I don’t know if I ever told him this, but those conversations with Scott were incredibly important to me. First and foremost, Scott is just a fun person to talk to! He’s smart, witty, and oozing the charm that is stereotypically associated with Southerners. It didn’t take many conversations to realize that Scott had something else going for him; a deep sense of passion for the church. In 2006/7 when we would have been making these trips, it was still not legal in our denomination to ordain LGBT candidates to ministry, but Scott had a very evident sense of call, a robust faith in Jesus Christ, and a love for the church that I myself did not have at the time. It’s this love that inspired me and still does. I was very close to dropping out of the ordination process. My presbytery wasn’t very helpful in my care process and seemed to be putting unnecessary obstacles in may way. (The more things change… anyway…) I watched Scott move confidently through obstacles because of his love for a church that at times did not love him back. His belief in the good that the church can do kept me going.
Fast forward a few years. I was pastoring a church in Springfield, Ohio. Amendment 10-A to the PC(USA)’s constitution passes. It is a time of great celebration for most of the people in my circle. Many of my friends had been fighting this fight for a long time. Still, at that point anyway, I had some friends on the conservative side of things who were unpleased. They saw the church as losing its way and deviating from the Bible. In what I think was an act of being conciliatory, I wrote a blog post entitled “What if I’m Wrong?”. The central point I was attempting to make was that those of us on the “winning” side of this debate should practice humility as we’re all, at our best, attempting to discern the will of God. I certainly stand by the need for humility and generally consider the question of potential error essential in theological conversation, but Scott commented on my writing in a way that was incredibly instructive. These are his words :
if you are wrong on this issue, then Jeff and I are wrong by virtue of our life and love together — my call is wrong, my marriage is wrong. We are actually against God, when we are trying to be for her as best we can. Now, again, I KNOW that you did not in any way shape or form mean that. And I never would even have shared this thought because I don’t want you to feel guilty or worry that I am offended here. I’m not (and I’m not just saying that But that’s how I hear the question, or perceive its import/implication, and I thought it might help with the question you raise with me in the message.
From my social location, as ally, I was missing the context of Scott’s social location. It was a lesson that has become incredibly important to me: I cannot equivocate as an ally. If I am for someone, I have to be all in for them, not for them with qualifications. And Scott is the perfect person from whom I should learn this lesson. He is a lawyer by training. He knows what it means to be all in for the sake of defending what he believes is right. Within our church’s system, he has stood in defense of ministers who have performed same sex marriages and there is no gray area there. Either you believe that marriage is a gift God has given to all people or you don’t.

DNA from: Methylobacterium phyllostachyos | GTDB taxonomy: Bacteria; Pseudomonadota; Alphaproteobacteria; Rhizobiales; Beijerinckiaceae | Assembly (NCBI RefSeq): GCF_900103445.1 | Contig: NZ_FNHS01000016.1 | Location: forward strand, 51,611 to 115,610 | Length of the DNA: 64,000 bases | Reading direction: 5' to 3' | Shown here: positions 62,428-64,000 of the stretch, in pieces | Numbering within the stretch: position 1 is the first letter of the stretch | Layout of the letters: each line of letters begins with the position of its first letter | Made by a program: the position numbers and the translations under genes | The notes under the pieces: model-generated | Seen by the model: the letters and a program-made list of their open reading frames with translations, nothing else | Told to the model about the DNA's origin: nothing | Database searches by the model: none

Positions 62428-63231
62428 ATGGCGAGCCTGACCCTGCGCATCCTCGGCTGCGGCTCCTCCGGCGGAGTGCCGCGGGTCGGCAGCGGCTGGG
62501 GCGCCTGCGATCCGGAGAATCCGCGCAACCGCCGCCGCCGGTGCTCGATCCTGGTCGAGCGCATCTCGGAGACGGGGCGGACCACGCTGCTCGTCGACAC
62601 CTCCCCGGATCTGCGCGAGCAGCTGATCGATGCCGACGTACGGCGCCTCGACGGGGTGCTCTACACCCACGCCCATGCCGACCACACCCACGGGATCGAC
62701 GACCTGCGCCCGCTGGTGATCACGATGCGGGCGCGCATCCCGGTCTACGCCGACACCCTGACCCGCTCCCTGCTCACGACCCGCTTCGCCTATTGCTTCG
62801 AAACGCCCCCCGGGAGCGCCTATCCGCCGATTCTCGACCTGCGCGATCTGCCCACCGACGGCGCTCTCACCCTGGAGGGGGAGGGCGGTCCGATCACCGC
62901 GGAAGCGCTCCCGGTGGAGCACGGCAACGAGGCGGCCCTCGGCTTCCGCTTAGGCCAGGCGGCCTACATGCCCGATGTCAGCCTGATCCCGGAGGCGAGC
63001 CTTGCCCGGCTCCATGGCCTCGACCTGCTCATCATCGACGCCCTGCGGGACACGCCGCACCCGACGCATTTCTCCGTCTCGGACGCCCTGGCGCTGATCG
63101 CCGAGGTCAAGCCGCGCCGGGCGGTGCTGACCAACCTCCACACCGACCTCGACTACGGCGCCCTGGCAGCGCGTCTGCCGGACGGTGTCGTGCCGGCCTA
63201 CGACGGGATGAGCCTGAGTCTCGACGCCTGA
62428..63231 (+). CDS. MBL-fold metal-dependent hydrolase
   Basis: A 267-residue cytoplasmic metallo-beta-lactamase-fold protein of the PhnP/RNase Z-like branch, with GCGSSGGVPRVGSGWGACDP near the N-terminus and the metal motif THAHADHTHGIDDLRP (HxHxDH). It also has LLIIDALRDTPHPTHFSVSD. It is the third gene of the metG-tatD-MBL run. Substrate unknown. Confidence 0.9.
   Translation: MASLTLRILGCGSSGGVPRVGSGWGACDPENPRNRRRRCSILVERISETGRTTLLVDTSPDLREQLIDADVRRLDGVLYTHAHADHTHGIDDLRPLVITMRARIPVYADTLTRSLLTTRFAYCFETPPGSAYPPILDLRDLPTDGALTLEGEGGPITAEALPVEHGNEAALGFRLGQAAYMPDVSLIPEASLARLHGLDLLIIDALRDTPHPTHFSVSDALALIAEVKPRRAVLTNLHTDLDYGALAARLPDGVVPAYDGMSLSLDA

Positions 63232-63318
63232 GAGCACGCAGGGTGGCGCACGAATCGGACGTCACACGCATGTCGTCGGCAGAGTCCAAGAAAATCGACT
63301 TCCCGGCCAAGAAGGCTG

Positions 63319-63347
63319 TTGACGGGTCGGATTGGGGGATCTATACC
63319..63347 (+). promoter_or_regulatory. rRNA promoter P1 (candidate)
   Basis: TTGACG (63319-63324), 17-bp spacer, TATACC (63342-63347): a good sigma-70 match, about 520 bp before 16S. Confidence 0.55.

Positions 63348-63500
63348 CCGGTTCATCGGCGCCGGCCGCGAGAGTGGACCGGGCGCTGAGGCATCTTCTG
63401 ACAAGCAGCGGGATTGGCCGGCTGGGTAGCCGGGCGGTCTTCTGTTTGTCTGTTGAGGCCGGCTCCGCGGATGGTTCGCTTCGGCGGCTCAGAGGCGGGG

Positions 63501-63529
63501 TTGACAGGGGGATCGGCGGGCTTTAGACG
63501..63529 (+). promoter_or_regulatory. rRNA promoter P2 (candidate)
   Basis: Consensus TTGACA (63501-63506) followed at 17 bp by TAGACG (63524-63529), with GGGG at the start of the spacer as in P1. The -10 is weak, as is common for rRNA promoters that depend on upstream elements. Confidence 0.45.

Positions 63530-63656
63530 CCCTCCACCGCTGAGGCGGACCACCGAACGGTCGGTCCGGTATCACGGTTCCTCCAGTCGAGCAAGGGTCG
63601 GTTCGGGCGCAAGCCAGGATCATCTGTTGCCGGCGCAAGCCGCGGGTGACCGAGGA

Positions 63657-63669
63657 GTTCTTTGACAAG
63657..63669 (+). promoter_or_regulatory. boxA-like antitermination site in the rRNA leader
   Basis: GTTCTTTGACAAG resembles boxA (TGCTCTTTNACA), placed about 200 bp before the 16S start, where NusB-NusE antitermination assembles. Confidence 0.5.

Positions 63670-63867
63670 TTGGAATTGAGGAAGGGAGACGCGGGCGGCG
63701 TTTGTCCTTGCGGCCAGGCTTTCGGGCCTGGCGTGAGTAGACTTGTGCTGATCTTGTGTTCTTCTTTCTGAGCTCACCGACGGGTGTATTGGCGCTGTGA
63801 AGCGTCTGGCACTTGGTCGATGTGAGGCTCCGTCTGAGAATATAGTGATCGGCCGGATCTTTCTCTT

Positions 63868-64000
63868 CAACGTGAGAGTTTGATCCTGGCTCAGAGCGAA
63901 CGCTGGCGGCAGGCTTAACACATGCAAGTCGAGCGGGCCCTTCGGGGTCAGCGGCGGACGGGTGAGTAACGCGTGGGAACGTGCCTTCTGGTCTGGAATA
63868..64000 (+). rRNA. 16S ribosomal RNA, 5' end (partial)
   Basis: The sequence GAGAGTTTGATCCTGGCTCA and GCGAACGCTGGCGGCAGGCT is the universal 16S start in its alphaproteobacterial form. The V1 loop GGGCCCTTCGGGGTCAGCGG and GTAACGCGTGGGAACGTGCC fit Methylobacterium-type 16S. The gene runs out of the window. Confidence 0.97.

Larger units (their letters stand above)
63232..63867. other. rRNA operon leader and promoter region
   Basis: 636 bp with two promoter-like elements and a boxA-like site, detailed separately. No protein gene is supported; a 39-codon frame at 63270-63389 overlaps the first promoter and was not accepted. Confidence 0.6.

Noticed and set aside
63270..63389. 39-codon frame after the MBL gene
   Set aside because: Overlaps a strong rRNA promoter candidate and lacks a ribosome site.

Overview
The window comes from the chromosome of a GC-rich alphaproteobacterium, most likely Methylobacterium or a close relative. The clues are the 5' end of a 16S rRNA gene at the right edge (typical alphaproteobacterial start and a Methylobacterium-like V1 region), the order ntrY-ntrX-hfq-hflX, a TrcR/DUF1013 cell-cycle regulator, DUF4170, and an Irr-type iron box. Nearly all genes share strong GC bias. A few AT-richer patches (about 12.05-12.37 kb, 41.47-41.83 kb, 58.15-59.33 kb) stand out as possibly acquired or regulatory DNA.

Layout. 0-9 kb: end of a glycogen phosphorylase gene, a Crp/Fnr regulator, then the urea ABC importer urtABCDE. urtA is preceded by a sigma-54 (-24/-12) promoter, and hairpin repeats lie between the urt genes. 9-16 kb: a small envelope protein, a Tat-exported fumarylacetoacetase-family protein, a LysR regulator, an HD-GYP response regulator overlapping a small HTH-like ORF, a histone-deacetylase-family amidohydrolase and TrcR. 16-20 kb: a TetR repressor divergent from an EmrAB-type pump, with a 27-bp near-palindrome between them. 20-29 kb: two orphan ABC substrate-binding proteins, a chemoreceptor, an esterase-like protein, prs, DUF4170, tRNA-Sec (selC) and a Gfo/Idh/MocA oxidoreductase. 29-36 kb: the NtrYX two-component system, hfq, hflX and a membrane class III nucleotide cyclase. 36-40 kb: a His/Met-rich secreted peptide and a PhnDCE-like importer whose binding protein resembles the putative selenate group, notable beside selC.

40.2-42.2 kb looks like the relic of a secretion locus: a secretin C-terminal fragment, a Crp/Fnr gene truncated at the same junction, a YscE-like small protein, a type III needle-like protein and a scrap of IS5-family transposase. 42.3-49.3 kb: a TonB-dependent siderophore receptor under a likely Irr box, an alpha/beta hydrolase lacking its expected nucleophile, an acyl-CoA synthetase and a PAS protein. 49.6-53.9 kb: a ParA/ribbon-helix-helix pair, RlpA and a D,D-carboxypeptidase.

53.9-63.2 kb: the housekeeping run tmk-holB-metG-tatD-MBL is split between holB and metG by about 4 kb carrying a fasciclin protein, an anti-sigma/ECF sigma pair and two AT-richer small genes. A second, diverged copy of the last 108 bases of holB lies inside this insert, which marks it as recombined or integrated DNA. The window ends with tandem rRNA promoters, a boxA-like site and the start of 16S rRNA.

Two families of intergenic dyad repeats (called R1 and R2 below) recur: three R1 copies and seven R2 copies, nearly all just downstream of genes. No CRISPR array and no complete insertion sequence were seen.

It’s in this role of defense that Scott has once again shown up as a key person in my life. I won’t say much about the details as my case is ongoing, but I have written before about the context. Scott was not there to argue my innocence. I screwed up. I own that. I have owned it for three and a half years. Scott was defending me from a process that had gone off the rails and lost focus of its goal. I called Scott up a few months ago and he has been working diligently with Shannon and I on my case. Last week there was a meeting around the case and I could not have asked for a better person to be in my corner. Scott was prepared, organized, articulate, and persuasive. I expected all of those things. What maybe caught me a bit off guard was Scott’s passion. Scott is a fighter! The same passion that I’ve heard him express for the church in the past was on display here. I know a lot of that is because we are friends, but the fact of the matter is that e genuinely cares about the church living up to her best ideals, ideals rooted in the grace of Jesus Christ. Were I not dead inside, I would have cried at his mention of the church’s missing out on my gifts and skills. This wasn’t just about me, it was about the church…
… but it was about me, and that fact has made me uncomfortable and I have finally put my finger on why: for most of my life, I have wanted people to feel that I am worth fighting for. My father was out of the picture. He clearly wasn’t going to fight for me. I wanted my mother to fight for me and my siblings against my abusive stepdad. Never happened. I wanted my siblings to stand up for me. Never happened. There have been other instances where I have desperately wanted someone to step between me and chaos and say “no more”. That’s what Shannon did for me and continues to do. And that’s what Scott did for me last week. He made me believe I was worth fighting for. That is a gift I cannot measure. There is no “thank you!” big enough.
There are all kinds of friends in the world. The good ones are the ones who will fight for what they believe in, fight for themselves, and fight for you. Everyone should have a friend like that. Everyone should have a friend like Scott.